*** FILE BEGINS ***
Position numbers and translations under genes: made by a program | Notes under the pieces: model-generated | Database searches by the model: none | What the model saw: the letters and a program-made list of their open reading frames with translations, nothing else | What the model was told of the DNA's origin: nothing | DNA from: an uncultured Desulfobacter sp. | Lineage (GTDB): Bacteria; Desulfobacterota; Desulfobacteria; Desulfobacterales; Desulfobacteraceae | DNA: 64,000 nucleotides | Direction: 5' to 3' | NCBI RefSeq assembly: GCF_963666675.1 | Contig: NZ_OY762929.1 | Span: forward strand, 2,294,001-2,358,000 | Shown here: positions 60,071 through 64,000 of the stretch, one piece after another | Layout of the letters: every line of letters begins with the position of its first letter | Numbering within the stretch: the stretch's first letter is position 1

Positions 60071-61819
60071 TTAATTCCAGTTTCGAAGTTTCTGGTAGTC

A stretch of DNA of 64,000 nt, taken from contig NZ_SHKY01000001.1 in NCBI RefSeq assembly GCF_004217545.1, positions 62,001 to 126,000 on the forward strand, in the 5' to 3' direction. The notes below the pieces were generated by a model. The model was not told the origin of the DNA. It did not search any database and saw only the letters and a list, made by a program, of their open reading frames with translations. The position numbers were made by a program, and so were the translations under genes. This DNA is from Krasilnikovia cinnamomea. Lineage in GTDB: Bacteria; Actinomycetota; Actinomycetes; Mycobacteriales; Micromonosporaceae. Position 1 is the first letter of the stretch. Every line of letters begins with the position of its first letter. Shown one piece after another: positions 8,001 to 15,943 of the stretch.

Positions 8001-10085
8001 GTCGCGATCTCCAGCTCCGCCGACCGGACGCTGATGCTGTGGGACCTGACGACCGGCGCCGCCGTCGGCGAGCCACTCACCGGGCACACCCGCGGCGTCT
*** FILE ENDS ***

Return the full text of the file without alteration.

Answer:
Position numbers and translations under genes: made by a program | Notes under the pieces: model-generated | Database searches by the model: none | What the model saw: the letters and a program-made list of their open reading frames with translations, nothing else | What the model was told of the DNA's origin: nothing | DNA from: an uncultured Desulfobacter sp. | Lineage (GTDB): Bacteria; Desulfobacterota; Desulfobacteria; Desulfobacterales; Desulfobacteraceae | DNA: 64,000 nucleotides | Direction: 5' to 3' | NCBI RefSeq assembly: GCF_963666675.1 | Contig: NZ_OY762929.1 | Span: forward strand, 2,294,001-2,358,000 | Shown here: positions 60,071 through 64,000 of the stretch, one piece after another | Layout of the letters: every line of letters begins with the position of its first letter | Numbering within the stretch: the stretch's first letter is position 1

Positions 60071-61819
60071 TTAATTCCAGTTTCGAAGTTTCTGGTAGTC

A stretch of DNA of 64,000 nt, taken from contig NZ_SHKY01000001.1 in NCBI RefSeq assembly GCF_004217545.1, positions 62,001 to 126,000 on the forward strand, in the 5' to 3' direction. The notes below the pieces were generated by a model. The model was not told the origin of the DNA. It did not search any database and saw only the letters and a list, made by a program, of their open reading frames with translations. The position numbers were made by a program, and so were the translations under genes. This DNA is from Krasilnikovia cinnamomea. Lineage in GTDB: Bacteria; Actinomycetota; Actinomycetes; Mycobacteriales; Micromonosporaceae. Position 1 is the first letter of the stretch. Every line of letters begins with the position of its first letter. Shown one piece after another: positions 8,001 to 15,943 of the stretch.

Positions 8001-10085
8001 GTCGCGATCTCCAGCTCCGCCGACCGGACGCTGATGCTGTGGGACCTGACGACCGGCGCCGCCGTCGGCGAGCCACTCACCGGGCACACCCGCGGCGTCT